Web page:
Contact patterns in a high school: a comparison between data collected using wearable sensors, contact diaries and friendship surveys
Data on face-to-face contacts in an office building suggest a low-cost vaccination strategy based on community linkers
Is Web Content a Good Proxy for Real-Life Interaction? A Case Study Considering Online and Offline Interactions of Computer Scientists
Combining High-Resolution Contact Data with Virological Data to Investigate Influenza Transmission in a Tertiary Care Hospital
Mental health and social networks in early adolescence: A dynamic study of objectively-measured social interaction behaviors
Mitigation of infectious disease at school: targeted class closure vs school closure
How memory generates heterogeneous dynamics in temporal networks
Contact patterns among high school students
Detecting the Community Structure and Activity Patterns of Temporal Networks: A Non-Negative Tensor Factorization Approach
Measuring contact patterns with wearable sensors: methods, data characteristics and applications to data-driven simulations of infectious diseases
Bootstrapping under constraint for the assessment of group behavior in human contact networks
Immunization strategies for epidemic processes in time-varying contact networks
Activity clocks: spreading dynamics on temporal networks of human contact
Gender homophily from spatial behavior in a primary school: a sociometric study
Estimating Potential Infection Transmission Routes in Hospital Wards Using Wearable Proximity Sensors
Empirical temporal networks of face-to-face human interactions
New Insights and Methods for Predicting Face-To-Face Contacts
Time-varying Social Networks in a Graph Database – A Neo4j Use Case
Temporal networks of face-to-face human interactions
An infectious disease model on empirical networks of human contact: bridging the gap between dynamic network data and contact matrices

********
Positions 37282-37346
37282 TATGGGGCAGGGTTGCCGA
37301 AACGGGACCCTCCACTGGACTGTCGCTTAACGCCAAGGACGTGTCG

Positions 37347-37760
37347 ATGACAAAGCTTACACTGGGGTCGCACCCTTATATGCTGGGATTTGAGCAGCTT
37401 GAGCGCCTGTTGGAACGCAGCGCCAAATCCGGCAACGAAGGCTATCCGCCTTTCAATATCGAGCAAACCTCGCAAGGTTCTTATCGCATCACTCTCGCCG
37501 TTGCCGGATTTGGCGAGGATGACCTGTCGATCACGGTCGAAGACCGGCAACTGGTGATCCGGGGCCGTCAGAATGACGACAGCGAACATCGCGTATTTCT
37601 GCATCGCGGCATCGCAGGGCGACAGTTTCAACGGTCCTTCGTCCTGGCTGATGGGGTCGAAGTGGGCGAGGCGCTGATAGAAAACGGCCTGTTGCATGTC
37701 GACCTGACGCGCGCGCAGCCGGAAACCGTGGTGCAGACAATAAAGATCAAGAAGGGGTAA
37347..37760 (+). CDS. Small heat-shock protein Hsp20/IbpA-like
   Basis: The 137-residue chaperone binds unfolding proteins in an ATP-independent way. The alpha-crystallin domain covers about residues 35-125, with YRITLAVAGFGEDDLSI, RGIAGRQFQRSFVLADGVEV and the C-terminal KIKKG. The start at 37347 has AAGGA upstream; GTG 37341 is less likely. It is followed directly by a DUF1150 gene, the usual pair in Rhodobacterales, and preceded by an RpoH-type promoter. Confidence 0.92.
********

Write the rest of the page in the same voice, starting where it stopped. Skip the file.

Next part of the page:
Fingerprinting temporal networks of close-range human proximity
Digital Epidemiology
Random Walks on Temporal Networks
The making of Sixty-Nine Days Of Close Encounters At The Science Gallery.
High-Resolution Measurements of Face-to-Face Contact Patterns in a Primary School.
Simulation of an SEIR Infectious Disease Model on the Dynamic Contact Network of Conference Attendees.
On the Dynamics of Human Proximity for Data Diffusion in Ad-Hoc Networks.
Close Encounters in a Pediatric Ward: Measuring Face-to-Face Proximity and Mixing Patterns with Wearable Sensors.
What’s in a Crowd? Analysis of Face-to-Face Behavioral Networks.
Wearable Sensor Networks for Measuring Face-to-Face Contact Patterns in Healthcare Settings.
Social Dynamics in Conferences: Analysis of Data from the Live Social Semantics Application.
Providing Enhanced Social Interaction Services for Industry Exhibitors at large Medical Conferences.
Dynamics of Person-to-Person Interactions from Distributed RFID Sensor Networks.
Semantics, Sensors, and the Social Web: The Live Social Semantics Experiments.
The Live Social Semantics Application: a Platform for Integrating Face-to-Face Presence with On-Line Social Networking
Live Social Semantics
High Resolution Dynamical Mapping of Social Interactions With Active RFID.